The first toy trains were made from lead and had no moving parts. Some had wheels that turned, but these needed to be pulled or pushed. A few of the early 19th-century push toy trains were made of tinplate, such as the big, durable, stylized locomotive toys in the U.S., which were painted red and gold and decorated with hearts and flowers. model trains tools
Around 1875, technological advancements in materials and manufacturing allowed tin to be scraped, cut, rolled, and lithographed faster than previously.
Toy trains were revolutionized when Märklin, a German firm which specialized in doll house accessories, sought to make an equivalent toy for boys in which a continuous revenue stream could be ensured by selling add-on accessories for decades after the initial purchase. Along with boxed sets containing a train and monitor, Märklin offered additional track, rolling stock, and buildings offered separately, creating the predecessor to the modern model train layout featuring buildings and scenery along with a working train.
Electric trains adopted, with the first appearing in 1897, made by the U.S. firm Carlisle & Finch. As residential use of power became more prevalent in the early 20th century, electrical trains gained popularity and as time went on, these electrical trains grew in sophistication, gaining light, the ability to change management, to emit a whistling noise, to smoke, to couple and uncouple cars as well as load and unload cargo. Toy trains by the first half of the 20th century were often made of lithographed tin; later trains were often made mostly of plastic.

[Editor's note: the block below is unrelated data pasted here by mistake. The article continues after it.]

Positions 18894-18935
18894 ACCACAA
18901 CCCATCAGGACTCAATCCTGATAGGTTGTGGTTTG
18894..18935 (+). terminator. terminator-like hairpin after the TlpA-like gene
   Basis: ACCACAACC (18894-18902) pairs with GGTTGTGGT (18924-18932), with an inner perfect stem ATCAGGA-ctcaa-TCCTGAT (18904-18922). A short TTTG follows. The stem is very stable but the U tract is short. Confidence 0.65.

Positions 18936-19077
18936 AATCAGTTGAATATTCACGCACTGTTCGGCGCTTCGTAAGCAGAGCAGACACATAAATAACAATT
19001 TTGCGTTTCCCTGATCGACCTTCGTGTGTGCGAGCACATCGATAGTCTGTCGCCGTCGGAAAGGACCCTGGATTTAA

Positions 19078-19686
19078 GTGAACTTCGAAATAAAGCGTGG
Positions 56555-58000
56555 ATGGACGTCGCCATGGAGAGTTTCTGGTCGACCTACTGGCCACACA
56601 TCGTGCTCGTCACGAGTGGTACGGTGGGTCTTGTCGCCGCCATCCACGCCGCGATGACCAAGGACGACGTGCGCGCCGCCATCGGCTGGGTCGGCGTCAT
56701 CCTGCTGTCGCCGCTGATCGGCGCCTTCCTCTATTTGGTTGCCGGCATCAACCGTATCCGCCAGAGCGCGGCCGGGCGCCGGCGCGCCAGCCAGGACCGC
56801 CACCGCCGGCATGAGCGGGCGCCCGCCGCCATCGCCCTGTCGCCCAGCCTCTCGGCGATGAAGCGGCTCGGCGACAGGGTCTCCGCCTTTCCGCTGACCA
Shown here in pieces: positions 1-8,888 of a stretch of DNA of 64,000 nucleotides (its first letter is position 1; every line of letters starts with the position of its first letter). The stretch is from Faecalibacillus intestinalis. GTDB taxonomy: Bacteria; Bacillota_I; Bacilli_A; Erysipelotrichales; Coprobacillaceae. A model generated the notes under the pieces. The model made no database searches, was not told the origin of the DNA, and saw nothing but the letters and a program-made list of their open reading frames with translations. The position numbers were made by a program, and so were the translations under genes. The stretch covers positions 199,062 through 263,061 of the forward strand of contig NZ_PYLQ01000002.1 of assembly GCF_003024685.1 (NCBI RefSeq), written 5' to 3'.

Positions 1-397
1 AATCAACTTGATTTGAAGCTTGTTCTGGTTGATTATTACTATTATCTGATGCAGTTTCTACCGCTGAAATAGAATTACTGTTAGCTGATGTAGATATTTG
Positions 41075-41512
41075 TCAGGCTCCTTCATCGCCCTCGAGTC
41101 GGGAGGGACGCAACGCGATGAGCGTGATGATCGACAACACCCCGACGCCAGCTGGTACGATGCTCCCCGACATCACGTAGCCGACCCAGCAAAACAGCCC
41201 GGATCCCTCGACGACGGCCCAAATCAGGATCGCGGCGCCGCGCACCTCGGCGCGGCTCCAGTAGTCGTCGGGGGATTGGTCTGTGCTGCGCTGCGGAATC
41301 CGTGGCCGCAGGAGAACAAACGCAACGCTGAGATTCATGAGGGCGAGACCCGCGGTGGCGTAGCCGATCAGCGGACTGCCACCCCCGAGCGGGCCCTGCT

Prior to the 1950s, there was little differentiation between toy trains and model railroads–model railroads were toys by definition. Pull toys and wind-up trains were marketed towards children, while electric trains were marketed towards teens, especially teenaged boys. Consumer interest in trains as toys waned in the late 1950s, but has undergone resurgence since the late 1990s due in large part to the popularity of Thomas the Tank Engine.
Today, S gauge and O gauge railroads continue to be considered toy trains by their own adherents and are often accessorized with semi-scale model buildings by Plasticville or K-Line (who owns the rights to the Plasticville-like buildings produced by Marx in the 1950s to the 1970s). However, as a result of their high price, one is more inclined to locate an HO scale or N scale train set at a toy shop than a O scale collection.
Many modern electric toy trains contain sophisticated electronic equipment that exude digitized sound effects and allow the operator to safely and easily run several remote control trains on a single loop of track. In the last few years, many toy rail operators may operate a train using a TV camera at the front part of the motor and hooked up to a screen, such as pc monitor. This will show a picture, similar to that of a real (smaller size) railroad)
Thanks for your interest in model trains tools